The Geopolitics of Energy

–Egypt is a long way away from St. Kilda. And as your editor knows nothing about what’s going on there, we don’t have much insight into it, in geopolitical terms. Well, maybe one insight. It’s probably going to be good, in the very long term, for unconventional energy sources.

–Heck, it may even be very good for unconventional energy in the short term. In Sinai, an Egyptian natural gas pipeline to Jordan was attacked over the weekend. A parallel pipeline supplies Egyptian natural gas to Israel, which Israel uses to generate electricity. Egypt supplies 40% of Israel’s natural gas.

–Of course Israel has its own strategic issues in the region. But energy is one of them. AFP reports that Israel is already looking to import more liquefied natural gas. The Los Angeles Times also has a story updating Israel’s efforts to convert oil shale into usable energy. A pilot project in the Judean hills is running to demonstrate the technology.

–Any time there’s a spike in the price of oil, the discussion about unconventional alternatives picks up. It’s as if people are suddenly reminded that OPEC controls 80% of proven crude oil reserves. And even though not all OPEC nations are in the Middle East, some of the big ones with the largest reserves ARE there…and it’s not the most stable place in the world.

–This geopolitical back-story is one reason why Australia’s LNG industry is projected to become the world’s largest exporter. Aussie gas might be more expensive (in terms of production costs) than product from the Middle East. But of power plants in Japan, Korea, and China, the relative proximity and stability of the Aussie LNG industry might be worth a bit of a premium.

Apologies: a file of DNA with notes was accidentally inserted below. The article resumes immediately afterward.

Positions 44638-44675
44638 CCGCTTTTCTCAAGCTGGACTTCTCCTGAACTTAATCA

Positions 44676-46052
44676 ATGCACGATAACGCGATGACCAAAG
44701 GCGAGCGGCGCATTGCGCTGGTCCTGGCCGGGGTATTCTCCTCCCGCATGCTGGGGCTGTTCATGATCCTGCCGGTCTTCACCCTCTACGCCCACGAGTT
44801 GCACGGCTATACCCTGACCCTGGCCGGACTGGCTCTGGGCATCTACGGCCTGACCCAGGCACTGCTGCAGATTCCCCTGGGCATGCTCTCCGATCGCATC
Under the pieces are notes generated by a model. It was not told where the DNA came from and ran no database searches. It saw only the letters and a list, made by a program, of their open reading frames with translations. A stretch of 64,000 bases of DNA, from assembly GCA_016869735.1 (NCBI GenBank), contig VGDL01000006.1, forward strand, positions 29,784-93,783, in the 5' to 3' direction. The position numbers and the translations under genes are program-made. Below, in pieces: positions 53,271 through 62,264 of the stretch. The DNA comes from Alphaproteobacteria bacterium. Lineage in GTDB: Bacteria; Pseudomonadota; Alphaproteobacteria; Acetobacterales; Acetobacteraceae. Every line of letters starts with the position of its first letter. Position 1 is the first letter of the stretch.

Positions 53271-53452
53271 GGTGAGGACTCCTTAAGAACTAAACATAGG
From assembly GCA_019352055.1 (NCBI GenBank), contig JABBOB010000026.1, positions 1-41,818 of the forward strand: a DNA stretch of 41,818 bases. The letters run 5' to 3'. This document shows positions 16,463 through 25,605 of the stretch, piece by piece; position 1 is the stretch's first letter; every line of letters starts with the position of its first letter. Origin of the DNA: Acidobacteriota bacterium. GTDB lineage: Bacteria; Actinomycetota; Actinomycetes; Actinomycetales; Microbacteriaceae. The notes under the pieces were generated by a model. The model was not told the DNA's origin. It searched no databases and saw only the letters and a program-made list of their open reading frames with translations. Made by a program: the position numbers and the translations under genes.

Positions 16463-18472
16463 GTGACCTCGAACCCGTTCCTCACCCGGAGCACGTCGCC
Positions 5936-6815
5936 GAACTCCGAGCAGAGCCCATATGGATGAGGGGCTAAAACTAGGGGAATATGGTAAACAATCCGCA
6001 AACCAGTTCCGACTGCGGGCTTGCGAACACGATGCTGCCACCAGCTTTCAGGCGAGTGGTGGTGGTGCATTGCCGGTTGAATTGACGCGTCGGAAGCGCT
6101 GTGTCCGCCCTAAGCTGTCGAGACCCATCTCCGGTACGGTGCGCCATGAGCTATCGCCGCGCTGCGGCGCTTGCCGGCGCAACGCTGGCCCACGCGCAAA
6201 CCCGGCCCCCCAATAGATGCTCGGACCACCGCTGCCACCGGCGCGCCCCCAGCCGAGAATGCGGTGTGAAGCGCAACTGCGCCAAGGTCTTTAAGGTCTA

–You know this story well already if you subscribe to Kris Sayce’s Australian Small-Cap Investigator. He began looking into it over two years ago and captured a lot of the first re-ratings of Queensland’s coal-seam-gas aspirants. But now may be a very good time to look beyond LNG to other unconventional energy sources.

–That’s all we’re going to say about the subject until we finally publish our latest issue of Australian Wealth Gameplan. It’s due out today and in it we’re covering the energy story from a currency angle. That is, we’re looking at energy as a kind of geopolitical capital and making one specific recommendation out of it. Until then…

Dan Denning
From Markets and Money Australia

Dan Denning
Dan Denning examines the geopolitical and economic events that can affect your investments domestically. He raises the questions you need to answer, in order to survive financially in these turbulent times.

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